Brand new Korea Amphibious Assault Vehicles (KAAV7) were bought from the South Korean company Samsung Techwin for USD 6.7 million each.
Source:
South Korean firm sole bidder in DND’s assault vehicle deal

* 6,443 M4 Assault Rifles
Brand new R4 Rifles (a variant of the M4 rifle) were bought from the American company Remington for USD 834 each. The last of the units were delivered in December 2014.
Source:
Military savings of P1.2B may buy additional modern rifles; 23,700 M4s given out soon

Front-Side view of a Hummer Ambulance of the Philippine Army. Photo courtesy of Wikimedia Commons
Front-Side view of a Hummer Ambulance of the Philippine Army. Photo courtesy of Wikimedia Commons

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Revision History:
(0) May 24, 2015: Originally posted.
(1) July 3, 2015: Added information about BRP Caliraya, the new M113s and the Mulgae-class LCU.
(2) August 26, 2015: Added information on the three MPAC Mk2; The 18 SF-260FHs; The commissioning of the two LCHs from Australia; And the commissioning of last of the Navy AW109s and eight Air Force Bell 412s.
(3) January 12, 2016: Added the third Del Pilar class ship, commissioning of all Air Force AW109s, the 114 M113s and a numbering system for the revision summary.
(4) February 24, 2016: Added Tarlac-class designation for the SSVs and Ivatan-class designation of the LCHs; Added commissioning of M113s; Added the acquisition of Pohang-class Corvette, R/V Melville, Air Surveillance Radars and KM450 Trucks.
(5) June 7, 2016: Changed the “Sources” format, and started using “The Wayback Machine” to archive the links; Added cost of transportation for the M113s and renaming of the Melville to the Velasquez; Added the Mk 3 MPACs and AW159 Helicopters; Added the commissioning of the last three LCHs from Australia and the BRP Tarlac.
(6) October 28, 2016: Added delivery of additional 113 KM450 Trucks and delivery of 10 KM451 Ambulances; Added the A100 NVDs from Aselsan; Added commissioning of C-130Ts into the Air Force.

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19 thoughts on “Military Equipment Acquisitions Under the PNoy Administration”

  1. Not included yet are the 400RPGs, the 114 M113A2’s, the 10 PCG vessels, the 4 Sherpa Planes and 12 Soltham Athos 115mm Howitzers.

    These are expected a go after congress made a positive reaction on calls to accelerate the modernization program.

    Although there’s a slim chance, I am still hoping for a 3rd (even 4th) WHEC Hamilton Class, 2 brand new frigates and the 1 Pohang corvette.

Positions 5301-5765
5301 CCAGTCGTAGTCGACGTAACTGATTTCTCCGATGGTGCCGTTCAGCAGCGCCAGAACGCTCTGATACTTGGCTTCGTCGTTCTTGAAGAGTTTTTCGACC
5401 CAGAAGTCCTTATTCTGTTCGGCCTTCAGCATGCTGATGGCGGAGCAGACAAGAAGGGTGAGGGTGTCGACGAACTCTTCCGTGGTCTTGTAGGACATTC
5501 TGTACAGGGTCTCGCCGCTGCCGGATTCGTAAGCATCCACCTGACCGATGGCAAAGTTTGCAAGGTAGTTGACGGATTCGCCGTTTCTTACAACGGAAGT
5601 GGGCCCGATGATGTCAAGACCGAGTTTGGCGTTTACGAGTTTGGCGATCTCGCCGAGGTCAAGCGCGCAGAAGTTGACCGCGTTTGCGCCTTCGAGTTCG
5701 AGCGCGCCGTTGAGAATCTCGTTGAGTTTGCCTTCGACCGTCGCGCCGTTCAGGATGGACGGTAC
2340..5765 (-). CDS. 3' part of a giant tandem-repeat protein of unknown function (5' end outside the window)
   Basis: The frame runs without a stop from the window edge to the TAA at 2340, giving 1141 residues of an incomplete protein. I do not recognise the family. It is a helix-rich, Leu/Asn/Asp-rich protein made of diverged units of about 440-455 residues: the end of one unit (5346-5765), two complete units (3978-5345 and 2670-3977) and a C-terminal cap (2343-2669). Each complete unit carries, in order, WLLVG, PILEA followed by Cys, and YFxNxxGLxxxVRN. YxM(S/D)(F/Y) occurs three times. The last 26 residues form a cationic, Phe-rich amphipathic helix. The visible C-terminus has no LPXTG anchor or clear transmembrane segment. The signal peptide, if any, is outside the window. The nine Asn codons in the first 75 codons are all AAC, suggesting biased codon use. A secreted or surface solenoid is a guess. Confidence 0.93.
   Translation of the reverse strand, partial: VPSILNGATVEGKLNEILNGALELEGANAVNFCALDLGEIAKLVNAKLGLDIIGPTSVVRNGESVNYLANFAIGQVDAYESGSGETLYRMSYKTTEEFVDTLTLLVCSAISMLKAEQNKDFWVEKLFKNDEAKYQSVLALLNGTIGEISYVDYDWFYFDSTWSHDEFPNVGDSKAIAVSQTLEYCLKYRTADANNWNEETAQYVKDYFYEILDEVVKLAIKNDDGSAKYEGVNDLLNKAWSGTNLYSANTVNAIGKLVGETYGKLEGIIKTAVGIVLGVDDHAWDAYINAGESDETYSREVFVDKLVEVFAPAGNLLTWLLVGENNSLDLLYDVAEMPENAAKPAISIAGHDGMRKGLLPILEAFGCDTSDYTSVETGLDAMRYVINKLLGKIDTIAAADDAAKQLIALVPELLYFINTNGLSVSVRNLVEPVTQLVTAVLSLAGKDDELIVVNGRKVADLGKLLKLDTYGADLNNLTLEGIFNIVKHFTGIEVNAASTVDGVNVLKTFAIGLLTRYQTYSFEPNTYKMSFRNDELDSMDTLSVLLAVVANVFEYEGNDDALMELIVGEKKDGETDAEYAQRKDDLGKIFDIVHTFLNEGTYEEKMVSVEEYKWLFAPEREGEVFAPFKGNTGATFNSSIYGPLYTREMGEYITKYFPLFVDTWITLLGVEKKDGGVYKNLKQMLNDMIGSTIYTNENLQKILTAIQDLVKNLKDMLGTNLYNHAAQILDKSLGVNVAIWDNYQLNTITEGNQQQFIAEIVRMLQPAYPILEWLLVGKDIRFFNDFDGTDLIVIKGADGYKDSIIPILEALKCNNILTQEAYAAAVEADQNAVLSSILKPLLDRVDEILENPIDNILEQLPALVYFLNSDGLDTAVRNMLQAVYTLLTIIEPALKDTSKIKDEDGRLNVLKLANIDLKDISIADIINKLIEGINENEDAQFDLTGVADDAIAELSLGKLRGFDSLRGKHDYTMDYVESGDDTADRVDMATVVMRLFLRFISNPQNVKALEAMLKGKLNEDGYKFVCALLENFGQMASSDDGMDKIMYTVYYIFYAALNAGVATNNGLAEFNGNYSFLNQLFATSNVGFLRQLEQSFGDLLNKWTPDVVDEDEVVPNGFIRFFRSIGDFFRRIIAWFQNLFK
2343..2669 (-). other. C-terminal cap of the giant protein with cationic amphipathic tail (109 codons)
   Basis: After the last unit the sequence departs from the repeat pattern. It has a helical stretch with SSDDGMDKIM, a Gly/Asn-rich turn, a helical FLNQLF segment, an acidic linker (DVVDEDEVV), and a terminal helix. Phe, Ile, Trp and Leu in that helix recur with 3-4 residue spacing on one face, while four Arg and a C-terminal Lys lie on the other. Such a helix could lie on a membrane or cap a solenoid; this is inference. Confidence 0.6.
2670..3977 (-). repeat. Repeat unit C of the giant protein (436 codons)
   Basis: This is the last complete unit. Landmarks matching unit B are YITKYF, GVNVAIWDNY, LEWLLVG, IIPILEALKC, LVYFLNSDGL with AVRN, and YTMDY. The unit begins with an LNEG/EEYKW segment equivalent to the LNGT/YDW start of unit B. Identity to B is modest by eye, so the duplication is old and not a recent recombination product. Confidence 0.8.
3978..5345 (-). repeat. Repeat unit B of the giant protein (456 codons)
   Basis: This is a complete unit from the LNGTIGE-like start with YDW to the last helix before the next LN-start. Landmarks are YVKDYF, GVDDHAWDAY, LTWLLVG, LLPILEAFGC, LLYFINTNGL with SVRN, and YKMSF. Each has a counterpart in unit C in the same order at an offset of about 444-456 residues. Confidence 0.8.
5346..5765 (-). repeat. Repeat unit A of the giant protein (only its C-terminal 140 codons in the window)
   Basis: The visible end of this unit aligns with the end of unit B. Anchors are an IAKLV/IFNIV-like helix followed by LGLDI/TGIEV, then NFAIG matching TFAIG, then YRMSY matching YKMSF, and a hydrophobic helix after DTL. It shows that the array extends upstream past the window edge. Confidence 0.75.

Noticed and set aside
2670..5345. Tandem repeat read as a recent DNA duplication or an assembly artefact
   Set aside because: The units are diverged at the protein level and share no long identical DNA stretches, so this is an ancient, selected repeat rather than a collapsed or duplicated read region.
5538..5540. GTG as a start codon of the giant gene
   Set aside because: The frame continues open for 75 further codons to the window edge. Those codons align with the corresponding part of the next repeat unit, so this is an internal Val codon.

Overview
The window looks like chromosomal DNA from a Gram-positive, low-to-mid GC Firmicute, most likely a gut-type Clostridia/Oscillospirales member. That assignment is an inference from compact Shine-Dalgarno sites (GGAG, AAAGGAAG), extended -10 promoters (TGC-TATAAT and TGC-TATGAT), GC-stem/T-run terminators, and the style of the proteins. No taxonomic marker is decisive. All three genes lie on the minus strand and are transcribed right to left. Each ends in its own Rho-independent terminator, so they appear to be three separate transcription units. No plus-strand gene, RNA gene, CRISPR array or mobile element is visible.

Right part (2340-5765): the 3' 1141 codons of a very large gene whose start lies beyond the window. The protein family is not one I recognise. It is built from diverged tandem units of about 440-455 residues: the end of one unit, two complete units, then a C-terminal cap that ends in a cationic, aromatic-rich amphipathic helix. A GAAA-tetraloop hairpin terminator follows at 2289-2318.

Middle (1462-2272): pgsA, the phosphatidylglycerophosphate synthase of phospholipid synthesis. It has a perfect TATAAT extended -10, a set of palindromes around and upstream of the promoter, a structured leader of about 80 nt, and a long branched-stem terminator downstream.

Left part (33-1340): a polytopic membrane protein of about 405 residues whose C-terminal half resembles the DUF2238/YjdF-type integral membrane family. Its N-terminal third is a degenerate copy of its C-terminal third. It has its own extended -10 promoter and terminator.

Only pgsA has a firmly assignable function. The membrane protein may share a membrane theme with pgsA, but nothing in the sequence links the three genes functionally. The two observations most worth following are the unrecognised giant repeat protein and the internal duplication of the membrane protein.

God have mercy….

  2. I think a war is likely to happen against China within the next 6 years. Our government should have focused more on completing the radar coverage of the entire Philippines and arming the coastal areas of Palawan and western Luzon with medium-range Anti-Ship & SAM missile batteries. These will provide immediate defensive & offensive capability for the AFP. Big ticket items such as LIFTs/MRFs, Frigates, etc. can be procured afterwards…

    1. Sad to think that PNOY HIMSELF seems to be the reason for the delays in the AFP Modernization, refusing to approve new purchases. Even sadder still is the fact that he REFUSES to divulge WHY he is intentionally delaying the modernization …

  3. Boost up more equipment for AFP, multi-role fighter jets, more attack & transport helicopters, submarines, destroyers, frigates, corvettes or even aircraft carrier if possible, it’s not too late!!! Go! go! go! Philippines!!!

  4. Just an inquiry regarding firearms. what can you say about Ferfrans in Cebu. They currently supplying assault rifles to PNP-SAF according to their website. Why can’t they get this big-time deals like the M4 of Remington? Is it the price, the quality, the performance? I thinking we can get more with the same quality since they are based here in the PH.

    1. The acquisition of the Army’s M4 Rifles went thru a PUBLIC BIDDING, meaning the supplier that can deliver on schedule at the desired quality and the LOWEST PRICE wins the contract. Now as per Ferfrans, not sure if they joined the bidding, but if they did, they LOST, meaning they couldn’t provide the lowest price at the desired schedule and quality.

      If they did NOT join the bidding, its possibly due to capacity issues, meaning they could not deliver the desired quantity at the desired schedule. The order was for around 50,000 rifles in a couple of months, and not many suppliers are capable of making that delivery …

  5. thanks, maybe they lost or did not bid – but i really wish that in the future PH based suppliers will help our military in building up our own capability like guns and ammo, aircraft, ships, and other military needs.
    i envy countries like indonesia and vietnam, after buying naval assets they can produce their own ships.

    1. The GOVERNMENT ARSENAL is slowly building up our capability to make our own ammunition and even rifles, so we do have a program for self-reliance.

      As for Indonesia and Vietnam building their own ships, well don’t underestimate Indonesia, they have always been the REGIONAL POWER in South East Asia. Their economy is almost four times bigger than ours, way bigger than even Singapore or Malaysia. The only reason why their Per Capita Income is low is because they have so many people, over 250 million, much bigger than even ours.

      As for Vietnam, their economy is smaller than ours, but they have a LOT of oil, TEN TIMES that of Malampaya. Imagine how the Philippine economy would be now if Malampaya was ten times bigger, that’s what Vietnam has now, so no wonder they can buy Submarines and much more modern Ships.

  6. Thanks for blogging about this. Nakakapagpasaya ng damdamin na meron tayo mga acquisition ng military equipment.

  7. i still believed that in the future we could be self reliant in getting our military equipment. that’s why congress and senate must act more rather than politicking.
    a lot of urgent matters should have been done. i have not seen emergency session in regards to china intrusion in our economic zone and drought due to el nino. in these 2 issues alone we could see inability of our govt to respond.
    its not bleak. hope after these election our govt will also make priorities to strengthen our military due to external threat.

  8. I dont think the current president wont accelerate even more for the modernization of our military..During his campaign, he said that he will not stop the project but he is more focused on internal defense.I hope he will not forget this…